Compound 52 and its derivatives are majorly responsible for the cytotoxicity and antifungal activity of the blue-green algae belonging to the scytonemataceae. Compound 52 was first isolated from streptomyces tubercidicus and streptomyces toyocaensis, respectively [127]. Compound 52 also was prescribed to induce a growth inhibition in pancreatic cancer cell lines by inhibiting the unfolded protein response, and also by the inhibition of both P-TEFb and PKC [128,129].
Bacteriocin is a genome mining study which proved the widespread of gene clusters encoding bacteriocins in cyanobacteria viz., Prochlorcoccus marinus, Synechococcus sp., Cyanothece sp., Microcystis aeruginosa, Synechocystis sp., Arthospira sp., Nostoc sp., Anabaena sp., Nodularia sp. [116,130]. Bacteriocins are defined as ribosomally synthesized proteinaceous compounds that are lethal to bacteria [131], in vivo activity following an intravenous regimen against pathogens, i.e., nisin has been shown to be 8–16 times more active than vancomycin in targeting Streptococcus pneumoniae. Equally important, nisin F, the naturally known nisin variant, was proved effective in stopping the pathogen growth in the respiratory system and the peritoneal cavity of the rat model, similarly suppressing the growth of Staphylococcus aureus in vivo when applied within bone cement [132].
Compound 54 extraction was evaluated using different solvents, including 10 mM sodium acetate buffer (pH 5.0), NaCl 0.15 M, 10 mM sodium phosphate buffer (pH 7.0), distilled water, and CaCl2 10 g L−1. We mixed 2 g of dried biomass with 50 mL of the solvent and it then was subjected to shaking at 30 °C and extraction.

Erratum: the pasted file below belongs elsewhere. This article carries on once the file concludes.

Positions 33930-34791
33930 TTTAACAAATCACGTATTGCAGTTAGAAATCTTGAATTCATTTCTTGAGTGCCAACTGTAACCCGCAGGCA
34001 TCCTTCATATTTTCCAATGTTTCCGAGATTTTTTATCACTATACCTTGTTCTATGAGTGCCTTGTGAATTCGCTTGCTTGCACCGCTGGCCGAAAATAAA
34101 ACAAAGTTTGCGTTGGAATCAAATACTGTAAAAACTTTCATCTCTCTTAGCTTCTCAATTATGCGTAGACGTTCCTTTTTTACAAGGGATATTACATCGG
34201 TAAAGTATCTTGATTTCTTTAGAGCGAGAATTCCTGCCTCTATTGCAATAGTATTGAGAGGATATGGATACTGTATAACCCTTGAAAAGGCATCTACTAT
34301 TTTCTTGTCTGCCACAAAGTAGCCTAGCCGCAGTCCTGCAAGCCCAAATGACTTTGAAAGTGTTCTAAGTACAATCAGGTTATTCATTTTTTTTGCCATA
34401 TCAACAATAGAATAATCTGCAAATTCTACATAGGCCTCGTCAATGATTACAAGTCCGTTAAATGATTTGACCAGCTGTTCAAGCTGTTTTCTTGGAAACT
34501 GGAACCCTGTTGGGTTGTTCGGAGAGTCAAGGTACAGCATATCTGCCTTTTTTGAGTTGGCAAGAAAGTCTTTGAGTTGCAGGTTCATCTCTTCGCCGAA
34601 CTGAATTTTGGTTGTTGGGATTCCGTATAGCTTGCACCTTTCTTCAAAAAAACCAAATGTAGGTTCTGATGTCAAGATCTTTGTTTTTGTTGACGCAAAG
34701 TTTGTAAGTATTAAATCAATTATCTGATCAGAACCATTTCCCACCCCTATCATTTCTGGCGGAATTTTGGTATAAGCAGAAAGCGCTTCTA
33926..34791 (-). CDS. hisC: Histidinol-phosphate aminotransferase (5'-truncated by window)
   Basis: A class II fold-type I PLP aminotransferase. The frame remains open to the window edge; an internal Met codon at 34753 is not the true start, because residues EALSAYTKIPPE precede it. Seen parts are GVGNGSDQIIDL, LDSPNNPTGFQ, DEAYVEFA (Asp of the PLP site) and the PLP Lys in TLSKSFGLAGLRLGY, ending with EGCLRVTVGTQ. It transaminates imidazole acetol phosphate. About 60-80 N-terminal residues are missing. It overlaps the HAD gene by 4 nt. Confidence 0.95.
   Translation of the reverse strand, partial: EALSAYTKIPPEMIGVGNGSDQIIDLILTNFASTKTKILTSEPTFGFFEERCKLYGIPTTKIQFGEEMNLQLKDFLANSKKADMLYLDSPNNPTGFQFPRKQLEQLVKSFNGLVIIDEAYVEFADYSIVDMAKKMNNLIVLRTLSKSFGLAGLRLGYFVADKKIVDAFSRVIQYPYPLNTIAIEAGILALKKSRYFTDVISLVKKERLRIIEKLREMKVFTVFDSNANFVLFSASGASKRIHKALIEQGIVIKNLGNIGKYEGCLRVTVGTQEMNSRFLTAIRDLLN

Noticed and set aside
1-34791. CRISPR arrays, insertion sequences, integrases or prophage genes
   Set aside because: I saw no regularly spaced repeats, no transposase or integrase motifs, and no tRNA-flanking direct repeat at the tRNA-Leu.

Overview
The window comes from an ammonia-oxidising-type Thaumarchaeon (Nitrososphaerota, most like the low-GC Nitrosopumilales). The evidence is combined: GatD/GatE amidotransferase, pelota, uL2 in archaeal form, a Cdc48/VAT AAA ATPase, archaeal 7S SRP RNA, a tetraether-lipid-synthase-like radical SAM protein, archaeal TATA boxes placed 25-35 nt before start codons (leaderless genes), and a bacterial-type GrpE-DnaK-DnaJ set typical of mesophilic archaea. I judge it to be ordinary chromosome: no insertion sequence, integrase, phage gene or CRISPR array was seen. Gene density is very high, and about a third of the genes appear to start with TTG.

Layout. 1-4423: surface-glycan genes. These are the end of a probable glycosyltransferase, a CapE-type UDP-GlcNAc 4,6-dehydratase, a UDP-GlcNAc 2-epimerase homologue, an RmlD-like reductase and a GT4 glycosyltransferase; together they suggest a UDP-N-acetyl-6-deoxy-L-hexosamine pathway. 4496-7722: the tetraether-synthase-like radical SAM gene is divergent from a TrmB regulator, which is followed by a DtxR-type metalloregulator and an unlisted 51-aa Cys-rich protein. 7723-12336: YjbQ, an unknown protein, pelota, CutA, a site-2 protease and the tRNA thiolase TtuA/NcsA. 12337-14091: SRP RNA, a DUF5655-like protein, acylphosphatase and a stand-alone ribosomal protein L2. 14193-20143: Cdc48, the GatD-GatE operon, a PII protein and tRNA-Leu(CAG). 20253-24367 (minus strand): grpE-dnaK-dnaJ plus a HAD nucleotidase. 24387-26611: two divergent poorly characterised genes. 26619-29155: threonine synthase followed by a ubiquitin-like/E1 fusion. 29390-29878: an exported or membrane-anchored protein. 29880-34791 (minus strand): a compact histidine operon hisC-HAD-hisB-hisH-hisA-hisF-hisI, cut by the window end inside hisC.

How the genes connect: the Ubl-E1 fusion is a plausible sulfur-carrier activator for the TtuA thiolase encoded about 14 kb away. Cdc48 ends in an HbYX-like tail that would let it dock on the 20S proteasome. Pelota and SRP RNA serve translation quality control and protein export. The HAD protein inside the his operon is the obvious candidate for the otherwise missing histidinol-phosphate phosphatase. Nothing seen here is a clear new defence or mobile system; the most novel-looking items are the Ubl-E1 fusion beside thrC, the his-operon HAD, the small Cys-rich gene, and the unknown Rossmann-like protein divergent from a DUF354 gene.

Spirulina is a blue-green alga that was used by NASA as a dietary supplement in space for astronauts. It has been reported that Spirulina exhibits anti-inflammatory properties by inhibiting the release of histamine from mast cells [133]. Ishii et al. [133] also studied the influence of Spirulina on IgA levels in human saliva and suggested a pivotal role of microalga in mucosal immunity.
Phytoalexin, resveratrol (53 is a stilbene compound; transresveratrol is synthesized in Synechocystis sp. PCC 6803 [134]. Resveratrol intake enhanced the release of the insulin-dependent glucose transporter, GLUT4, in rats with streptozotocin-induced diabetes and stimulated the insulin sensitivity mediated by the increase of adiponectin levels.
Furthermore, resveratrol induces the secretion of the gut incretin hormone glucagonlike peptide-1, as well as activating Sir2 (silent information regulatory 2) [135]. Furthermore, a phase II study of glembatumumab vedotin (GV) showed peptide for its active efficacy in the treatment of breast cancer and melanoma at a maximum tolerable dose of 1.0–1.88 mg/kg [136]. Brentuximab vedotin 63 (Adcetris™) (Adcetris as a trade name), peptide drug isolated from Symploca hydnoides and Lyngbya majuscule was approved by U.S. Food and Drug Administration (FDA) and European Medicines Evaluation Agency (EMEA) for cancer treatment [137].

3. Applications of Cyanobacteria in Biotechnology